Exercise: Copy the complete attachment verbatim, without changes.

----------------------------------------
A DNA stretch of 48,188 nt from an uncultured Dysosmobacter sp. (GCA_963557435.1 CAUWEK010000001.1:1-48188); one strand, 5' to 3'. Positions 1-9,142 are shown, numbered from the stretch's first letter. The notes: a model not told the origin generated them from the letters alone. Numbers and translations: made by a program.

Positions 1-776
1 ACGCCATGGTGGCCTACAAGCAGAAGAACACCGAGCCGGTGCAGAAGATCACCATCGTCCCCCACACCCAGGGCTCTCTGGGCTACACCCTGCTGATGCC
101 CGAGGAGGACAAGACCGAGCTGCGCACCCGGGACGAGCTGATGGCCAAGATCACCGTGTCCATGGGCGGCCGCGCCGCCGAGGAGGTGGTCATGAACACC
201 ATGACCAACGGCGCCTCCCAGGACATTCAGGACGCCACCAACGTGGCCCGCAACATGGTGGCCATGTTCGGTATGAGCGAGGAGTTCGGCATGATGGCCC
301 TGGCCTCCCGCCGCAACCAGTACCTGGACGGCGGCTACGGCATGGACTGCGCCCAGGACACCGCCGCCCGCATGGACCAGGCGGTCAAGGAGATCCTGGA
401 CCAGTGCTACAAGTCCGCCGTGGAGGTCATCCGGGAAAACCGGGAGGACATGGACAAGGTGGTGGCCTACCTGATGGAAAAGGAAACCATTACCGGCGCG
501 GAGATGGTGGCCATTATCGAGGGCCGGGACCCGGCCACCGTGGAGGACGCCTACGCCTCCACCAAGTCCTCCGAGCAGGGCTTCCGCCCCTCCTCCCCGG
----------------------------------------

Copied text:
A DNA stretch of 48,188 nt from an uncultured Dysosmobacter sp. (GCA_963557435.1 CAUWEK010000001.1:1-48188); one strand, 5' to 3'. Positions 1-9,142 are shown, numbered from the stretch's first letter. The notes: a model not told the origin generated them from the letters alone. Numbers and translations: made by a program.

Positions 1-776
1 ACGCCATGGTGGCCTACAAGCAGAAGAACACCGAGCCGGTGCAGAAGATCACCATCGTCCCCCACACCCAGGGCTCTCTGGGCTACACCCTGCTGATGCC
101 CGAGGAGGACAAGACCGAGCTGCGCACCCGGGACGAGCTGATGGCCAAGATCACCGTGTCCATGGGCGGCCGCGCCGCCGAGGAGGTGGTCATGAACACC
201 ATGACCAACGGCGCCTCCCAGGACATTCAGGACGCCACCAACGTGGCCCGCAACATGGTGGCCATGTTCGGTATGAGCGAGGAGTTCGGCATGATGGCCC
301 TGGCCTCCCGCCGCAACCAGTACCTGGACGGCGGCTACGGCATGGACTGCGCCCAGGACACCGCCGCCCGCATGGACCAGGCGGTCAAGGAGATCCTGGA
401 CCAGTGCTACAAGTCCGCCGTGGAGGTCATCCGGGAAAACCGGGAGGACATGGACAAGGTGGTGGCCTACCTGATGGAAAAGGAAACCATTACCGGCGCG
501 GAGATGGTGGCCATTATCGAGGGCCGGGACCCGGCCACCGTGGAGGACGCCTACGCCTCCACCAAGTCCTCCGAGCAGGGCTTCCGCCCCTCCTCCCCGG